For comparison, compact fluorescent bulbs were also very reliable until the Chinese started producing them. All but one of the bulbs I bought in the 1980's and 1990's (over a dozen) still work. But two of five Chinese bulbs I have failed in less than a year. I've heard this same complaint from many others.
__________________
2010 Ford Ranger, extra cab, 2.3 liter
http://www.stonemarmot.com

Band's latest song/music video "Black Hole Jezebel"
  Reply With Quote
Old 09-18-2011, 10:52 PM   #24 (permalink)
Master EcoModder
 
Ryland's Avatar
 
Join Date: Jan 2008
Location: Western Wisconsin
Posts: 3,903

honda cb125 - '74 Honda CB 125 S1
90 day: 79.71 mpg (US)

green wedge - '81 Commuter Vehicles Inc. Commuti-Car

Blue VX - '93 Honda Civic VX
Thanks: 867
Thanked 433 Times in 353 Posts
Longevity is key, Kyrocera has been around for a long time, they build panels in the USA and Japan and last I checked some of their panels were getting close to $2 per watt (really cheap!) but people see 99 cent per watt HappySun panels or whatever from China and they flock to them, the Arco solar panels (Siemens bought them out in 1989) that my parents have are getting close to 30 years old and are still producing at their rated output (not at 80%) and I suspect that they will keep producing at their rated output for another 30 to 50 years or more.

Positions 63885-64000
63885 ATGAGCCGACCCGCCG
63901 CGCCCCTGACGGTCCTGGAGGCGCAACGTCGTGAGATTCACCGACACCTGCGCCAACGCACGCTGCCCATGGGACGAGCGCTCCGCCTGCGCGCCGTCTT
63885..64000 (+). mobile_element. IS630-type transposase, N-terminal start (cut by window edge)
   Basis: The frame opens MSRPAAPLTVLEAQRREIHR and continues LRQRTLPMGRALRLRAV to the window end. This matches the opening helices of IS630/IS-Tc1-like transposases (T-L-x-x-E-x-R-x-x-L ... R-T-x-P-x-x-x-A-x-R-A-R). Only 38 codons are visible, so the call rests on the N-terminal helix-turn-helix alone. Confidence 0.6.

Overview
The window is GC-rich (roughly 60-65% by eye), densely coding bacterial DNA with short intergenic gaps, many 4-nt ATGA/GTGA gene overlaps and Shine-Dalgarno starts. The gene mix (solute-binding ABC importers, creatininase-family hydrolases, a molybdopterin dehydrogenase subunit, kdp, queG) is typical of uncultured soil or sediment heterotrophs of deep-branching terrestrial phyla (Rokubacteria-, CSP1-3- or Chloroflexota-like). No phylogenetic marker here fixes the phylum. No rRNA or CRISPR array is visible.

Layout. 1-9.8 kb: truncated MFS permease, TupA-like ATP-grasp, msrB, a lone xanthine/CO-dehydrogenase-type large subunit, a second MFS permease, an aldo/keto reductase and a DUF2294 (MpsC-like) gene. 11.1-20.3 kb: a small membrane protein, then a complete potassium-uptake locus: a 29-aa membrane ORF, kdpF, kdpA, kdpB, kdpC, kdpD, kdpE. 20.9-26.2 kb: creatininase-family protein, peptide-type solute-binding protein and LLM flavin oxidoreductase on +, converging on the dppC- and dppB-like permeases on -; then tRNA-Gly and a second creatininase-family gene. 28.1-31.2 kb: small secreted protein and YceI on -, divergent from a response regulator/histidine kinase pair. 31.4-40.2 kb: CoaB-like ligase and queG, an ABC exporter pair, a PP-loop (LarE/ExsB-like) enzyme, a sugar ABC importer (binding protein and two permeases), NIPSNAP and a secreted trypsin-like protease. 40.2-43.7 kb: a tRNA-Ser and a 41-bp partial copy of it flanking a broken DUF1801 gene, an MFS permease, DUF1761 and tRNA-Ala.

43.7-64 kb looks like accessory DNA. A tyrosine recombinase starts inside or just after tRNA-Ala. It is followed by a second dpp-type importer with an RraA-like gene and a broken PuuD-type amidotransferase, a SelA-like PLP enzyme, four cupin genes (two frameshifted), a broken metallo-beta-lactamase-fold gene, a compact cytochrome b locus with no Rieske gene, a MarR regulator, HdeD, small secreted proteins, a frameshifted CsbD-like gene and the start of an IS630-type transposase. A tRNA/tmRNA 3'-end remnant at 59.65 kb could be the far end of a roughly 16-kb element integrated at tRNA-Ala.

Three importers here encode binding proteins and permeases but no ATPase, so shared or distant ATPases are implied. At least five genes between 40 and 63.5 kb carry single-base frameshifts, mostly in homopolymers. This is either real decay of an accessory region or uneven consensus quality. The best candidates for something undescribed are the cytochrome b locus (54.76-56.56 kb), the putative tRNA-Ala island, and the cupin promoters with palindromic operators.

But if you look at what types of solar panels people have issues with, they are the printed solar cells, the flexible solar cells and the Chinese made panels.
  Reply With Quote
Old 09-18-2011, 11:12 PM   #25 (permalink)
Master EcoModder
 
Join Date: Jun 2008
Location: Earth
Posts: 5,209
Thanks: 225
Thanked 808 Times in 592 Posts
Quote:
Originally Posted by Arragonis View Post
@Ian - Your argument works, but is based on the fact that someone else at the end of the pipe, wire or cable is ready to consume that energy.
That's why you have an electric (or plug-in hybrid) car :-) And if your car (and the grid) is smart enough, it'll know to charge itself when there's excess energy being produced.
  Reply With Quote
Old 09-19-2011, 06:46 PM   #26 (permalink)
Master EcoModder
 
IamIan's Avatar
 
Join Date: Dec 2010
Location: RI
Posts: 692
Thanks: 371
Thanked 227 Times in 140 Posts
Quote:
Originally Posted by Arragonis View Post
@Ian - Your argument works, but is based on the fact that someone else at the end of the pipe, wire or cable is ready to consume that energy.
not quiet ... let me try and explain.... sorry this post did get a bit longer than intended.